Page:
This blog was guest written with Russell Wallace, Senior AML Compliance Manager and Viola Qefalia, AML Compliance Manager from Vodafone Group.
The illegal wildlife trade (IWT) is a serious multi-jurisdictional crime that generates billions of dollars in proceeds every year. Laundering of such proceeds generally involves activity to conceal or disguise the source, movement, and ownership of those funds.
IWT is estimated to be the fourth biggest crime worldwide, after human trafficking, weapons trafficking, and drugs. The value of trade in illegal wildlife is estimated to be in the range of US$50-US$150 billion per year, and the global financial system remains an essential medium for the transfer of illicit proceeds. This trade is a massive threat to the ecosystems of the African continent and is indeed a global crisis that impacts the world, and financial institutions have a crucial role to play.
In September 2019, the United Nations reiterated its call for all members “to amend national legislation, as necessary and appropriate, so that offences connected to IWT are treated as predicate offences for money laundering”.
Mobile money providers comply with regulatory enforced transaction and account balance limits, which are guided by the country’s national risk assessments. Under these restrictions, mobile money is not an attractive channel for transferring significant sums of money for large-scale/wholesale trade of wildlife products. Despite this, mobile money providers are going above and beyond the standard practices to mitigate the risks of illegal wildlife proceeds trafficked through the mobile channel.
As part of the mobile money industry’s continued resolve to mitigate all financial crime risks, the GSMA convened an anti-financial crime working group to build more significant synergies amongst the industry stakeholders to fight financial crime. Another step taken by some mobile money providers is to comply with the GSMA Mobile Money Certification criteria, a key framework for countering financial crime and mitigating the risks of illicit flows, including those linked to IWT.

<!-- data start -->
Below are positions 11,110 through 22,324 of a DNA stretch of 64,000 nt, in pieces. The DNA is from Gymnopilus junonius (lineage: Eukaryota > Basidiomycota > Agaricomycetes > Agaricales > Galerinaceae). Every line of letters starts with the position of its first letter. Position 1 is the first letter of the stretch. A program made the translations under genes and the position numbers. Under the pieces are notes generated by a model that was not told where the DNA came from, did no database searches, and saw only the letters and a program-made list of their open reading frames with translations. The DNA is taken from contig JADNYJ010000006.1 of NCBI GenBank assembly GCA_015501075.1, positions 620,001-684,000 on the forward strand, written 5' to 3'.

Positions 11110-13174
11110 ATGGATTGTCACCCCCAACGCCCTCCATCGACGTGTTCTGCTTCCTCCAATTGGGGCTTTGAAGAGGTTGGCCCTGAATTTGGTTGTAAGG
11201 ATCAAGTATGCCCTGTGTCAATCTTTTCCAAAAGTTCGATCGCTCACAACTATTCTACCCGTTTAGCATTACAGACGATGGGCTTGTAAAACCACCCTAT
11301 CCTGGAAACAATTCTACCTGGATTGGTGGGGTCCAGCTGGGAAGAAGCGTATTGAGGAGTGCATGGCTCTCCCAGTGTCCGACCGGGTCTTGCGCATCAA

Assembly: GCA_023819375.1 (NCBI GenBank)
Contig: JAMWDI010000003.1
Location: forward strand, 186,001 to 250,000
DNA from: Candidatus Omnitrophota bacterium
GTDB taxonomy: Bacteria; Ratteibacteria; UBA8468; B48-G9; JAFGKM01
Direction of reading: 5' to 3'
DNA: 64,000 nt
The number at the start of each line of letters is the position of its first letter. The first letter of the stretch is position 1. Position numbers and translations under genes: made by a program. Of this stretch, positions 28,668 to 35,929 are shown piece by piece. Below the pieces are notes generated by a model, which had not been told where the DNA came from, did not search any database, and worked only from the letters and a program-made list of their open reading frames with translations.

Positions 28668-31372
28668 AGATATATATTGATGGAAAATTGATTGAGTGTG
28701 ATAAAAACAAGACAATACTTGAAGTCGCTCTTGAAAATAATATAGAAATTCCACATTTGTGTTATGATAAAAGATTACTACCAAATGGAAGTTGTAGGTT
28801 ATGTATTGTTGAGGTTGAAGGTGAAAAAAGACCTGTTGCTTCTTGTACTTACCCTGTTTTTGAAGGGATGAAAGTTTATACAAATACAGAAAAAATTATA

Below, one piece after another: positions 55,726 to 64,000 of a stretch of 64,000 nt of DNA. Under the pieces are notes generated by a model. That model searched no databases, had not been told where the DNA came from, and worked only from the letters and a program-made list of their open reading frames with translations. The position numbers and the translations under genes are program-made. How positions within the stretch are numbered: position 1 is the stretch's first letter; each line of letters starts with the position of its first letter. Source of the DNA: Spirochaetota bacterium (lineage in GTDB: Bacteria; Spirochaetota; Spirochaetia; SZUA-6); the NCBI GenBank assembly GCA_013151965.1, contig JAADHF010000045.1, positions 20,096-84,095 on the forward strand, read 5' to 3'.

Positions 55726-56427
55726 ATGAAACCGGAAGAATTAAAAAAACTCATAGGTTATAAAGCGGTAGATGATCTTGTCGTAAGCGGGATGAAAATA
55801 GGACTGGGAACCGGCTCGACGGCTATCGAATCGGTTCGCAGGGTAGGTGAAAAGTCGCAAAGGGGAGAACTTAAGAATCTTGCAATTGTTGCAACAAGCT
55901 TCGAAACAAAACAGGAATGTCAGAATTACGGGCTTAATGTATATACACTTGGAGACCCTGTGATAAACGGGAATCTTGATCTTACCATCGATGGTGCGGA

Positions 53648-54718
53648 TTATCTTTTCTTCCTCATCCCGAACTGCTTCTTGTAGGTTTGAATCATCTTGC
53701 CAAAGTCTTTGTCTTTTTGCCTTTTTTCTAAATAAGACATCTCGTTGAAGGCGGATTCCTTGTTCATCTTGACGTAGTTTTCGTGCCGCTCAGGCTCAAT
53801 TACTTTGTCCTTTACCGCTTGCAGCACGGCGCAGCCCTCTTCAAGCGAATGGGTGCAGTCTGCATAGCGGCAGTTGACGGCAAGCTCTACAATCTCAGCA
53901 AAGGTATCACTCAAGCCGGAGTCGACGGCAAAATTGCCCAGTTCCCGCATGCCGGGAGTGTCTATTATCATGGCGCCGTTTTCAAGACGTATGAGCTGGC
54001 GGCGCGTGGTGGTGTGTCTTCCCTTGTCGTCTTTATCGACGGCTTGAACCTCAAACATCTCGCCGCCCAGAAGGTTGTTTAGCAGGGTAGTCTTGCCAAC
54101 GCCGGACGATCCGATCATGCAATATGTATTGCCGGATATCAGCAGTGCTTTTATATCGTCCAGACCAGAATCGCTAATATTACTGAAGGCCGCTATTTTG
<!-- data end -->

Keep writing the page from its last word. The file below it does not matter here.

For the Vodafone Group companies, the fight against IWT forms part of a wider strategic commitment to support the planet and address the global climate emergency.
In November 2020, M-PESA, owned and run by Safaricom, Vodacom Group and Vodafone Group, was the first mobile money platform to join the United for Wildlife (UfW) financial task force. Founded in 2012 by The Royal Foundation and spearheaded by His Royal Highness The Duke of Cambridge, UfW has brought together the public and the private sector with the goal to tackle illegal wildlife trade.
As a member of the Taskforce, M-PESA teams receive intelligence, which is embedded in due diligence and monitoring capabilities, enabling processes to deter and detect the use of M-PESA services for IWT purposes.
The benefit of leveraging both in-house M-PESA expertise on threat and risk analysis and the considerable wealth of IWT knowledge within the UfW organisation has added significant value to the financial crime compliance programme.
There are many benefits to joining the UfW financial taskforce, not only does it provide a forum for mobile money providers to collaborate on ideas on how to address wildlife crime, but members also benefit from the strength and knowledge of the network of partners and therefore enhancements to our financial crime programmes.
As the landscape is ever-changing, M-Pesa is continuously screening the horizon for new opportunities to tackle IWT. One idea at an early stage of development, is the creation of ‘IWT Country Threat Profiles’. These are envisioned to be “live documents” that collate dedicated risk indicators to assist anti-financial crime teams in detecting behaviour and activity that could point to IWT activity.
Additionally, M-Pesa is also considering potential ideas that aim leveraging from its vast agent network to raise awareness regarding IWT.
The fight against illegal wildlife trading is a key part of the mobile money industry’s fight against financial crime, and it will take all of us to make a change, but together we can.